I've tackling this same issue by working with
git submodules and
buildroot br-external feature.
In this sense, you only need to start an empty repository and import a buildroot release as a submodule of it.
mkdir myrepo; cd myrepo
touch README; git add README; git commit -m "Initial commit"
git submodule add -b <preferred release/tag/branch> git://git.buildroot.net/buildroot
git submodule update --init
Then you can create a
br-external directory and populate it similar as buildroot's own package/configs/board directories as explained in
# below command assumes you have all structures ready somewhere else
cp -fva .../configs .../package .../board br-external
(edit Config.in and external.mk)
git add br-external
After doing so, you only need to run buildroot defconfig step passing the absolute path to your br-external directory, like this.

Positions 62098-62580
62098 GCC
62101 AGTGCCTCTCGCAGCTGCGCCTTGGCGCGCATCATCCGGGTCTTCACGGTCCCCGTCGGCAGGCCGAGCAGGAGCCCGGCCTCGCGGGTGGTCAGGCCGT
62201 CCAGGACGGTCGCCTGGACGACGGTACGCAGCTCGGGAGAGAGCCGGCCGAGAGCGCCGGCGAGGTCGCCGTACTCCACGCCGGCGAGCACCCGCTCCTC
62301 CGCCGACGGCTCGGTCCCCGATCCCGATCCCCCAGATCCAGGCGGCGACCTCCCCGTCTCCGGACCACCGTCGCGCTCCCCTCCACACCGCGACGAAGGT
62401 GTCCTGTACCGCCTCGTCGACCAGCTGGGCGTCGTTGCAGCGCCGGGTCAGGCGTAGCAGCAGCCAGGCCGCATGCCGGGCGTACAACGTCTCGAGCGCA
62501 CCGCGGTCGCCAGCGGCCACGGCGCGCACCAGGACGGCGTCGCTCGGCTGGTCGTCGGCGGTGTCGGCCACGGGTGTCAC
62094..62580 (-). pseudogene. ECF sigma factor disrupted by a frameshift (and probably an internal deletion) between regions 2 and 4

make BR2_EXTERNAL=$PWD/br-external -C buildroot <boardname>_defconfig
Your BR2_EXTERNAL locations gets cached for further invocations.
The nicest parts of this is that you only need to versionate what's inside br-external and buildroot builds up the configuration menu in a way that all your custom stuff gets properly separated ("User provided options" menu entry).
Also, if you decide to bump-up buildroot release to a newer one, the only trouble is to upgrade the submodule and commit it. Perfect for configuration management.
git pull origin latest-release
git add buildroot
git commit -m 'buildroot latest-release upgrade'